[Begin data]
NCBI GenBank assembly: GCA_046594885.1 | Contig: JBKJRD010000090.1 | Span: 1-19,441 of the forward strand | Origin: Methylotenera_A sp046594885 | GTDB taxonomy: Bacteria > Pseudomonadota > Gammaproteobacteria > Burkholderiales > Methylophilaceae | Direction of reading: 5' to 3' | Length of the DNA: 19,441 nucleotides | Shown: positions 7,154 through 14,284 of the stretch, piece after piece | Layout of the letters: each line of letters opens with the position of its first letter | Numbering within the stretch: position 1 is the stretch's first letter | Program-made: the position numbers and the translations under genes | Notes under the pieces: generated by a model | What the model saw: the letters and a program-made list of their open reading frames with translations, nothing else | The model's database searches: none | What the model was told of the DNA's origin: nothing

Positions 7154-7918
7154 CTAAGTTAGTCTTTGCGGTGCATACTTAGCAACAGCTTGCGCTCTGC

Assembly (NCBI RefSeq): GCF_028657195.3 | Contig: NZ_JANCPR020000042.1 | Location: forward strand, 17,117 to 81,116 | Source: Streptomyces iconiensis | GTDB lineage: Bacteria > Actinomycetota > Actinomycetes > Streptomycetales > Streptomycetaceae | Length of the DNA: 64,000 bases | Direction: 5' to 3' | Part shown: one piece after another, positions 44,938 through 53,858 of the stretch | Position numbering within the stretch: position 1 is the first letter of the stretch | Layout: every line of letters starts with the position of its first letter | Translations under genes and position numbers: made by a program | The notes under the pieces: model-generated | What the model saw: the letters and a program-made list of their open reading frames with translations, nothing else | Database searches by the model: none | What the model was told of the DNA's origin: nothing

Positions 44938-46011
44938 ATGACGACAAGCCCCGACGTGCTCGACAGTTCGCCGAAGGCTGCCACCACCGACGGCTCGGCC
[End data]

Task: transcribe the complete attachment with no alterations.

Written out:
NCBI GenBank assembly: GCA_046594885.1 | Contig: JBKJRD010000090.1 | Span: 1-19,441 of the forward strand | Origin: Methylotenera_A sp046594885 | GTDB taxonomy: Bacteria > Pseudomonadota > Gammaproteobacteria > Burkholderiales > Methylophilaceae | Direction of reading: 5' to 3' | Length of the DNA: 19,441 nucleotides | Shown: positions 7,154 through 14,284 of the stretch, piece after piece | Layout of the letters: each line of letters opens with the position of its first letter | Numbering within the stretch: position 1 is the stretch's first letter | Program-made: the position numbers and the translations under genes | Notes under the pieces: generated by a model | What the model saw: the letters and a program-made list of their open reading frames with translations, nothing else | The model's database searches: none | What the model was told of the DNA's origin: nothing

Positions 7154-7918
7154 CTAAGTTAGTCTTTGCGGTGCATACTTAGCAACAGCTTGCGCTCTGC

Assembly (NCBI RefSeq): GCF_028657195.3 | Contig: NZ_JANCPR020000042.1 | Location: forward strand, 17,117 to 81,116 | Source: Streptomyces iconiensis | GTDB lineage: Bacteria > Actinomycetota > Actinomycetes > Streptomycetales > Streptomycetaceae | Length of the DNA: 64,000 bases | Direction: 5' to 3' | Part shown: one piece after another, positions 44,938 through 53,858 of the stretch | Position numbering within the stretch: position 1 is the first letter of the stretch | Layout: every line of letters starts with the position of its first letter | Translations under genes and position numbers: made by a program | The notes under the pieces: model-generated | What the model saw: the letters and a program-made list of their open reading frames with translations, nothing else | Database searches by the model: none | What the model was told of the DNA's origin: nothing

Positions 44938-46011
44938 ATGACGACAAGCCCCGACGTGCTCGACAGTTCGCCGAAGGCTGCCACCACCGACGGCTCGGCC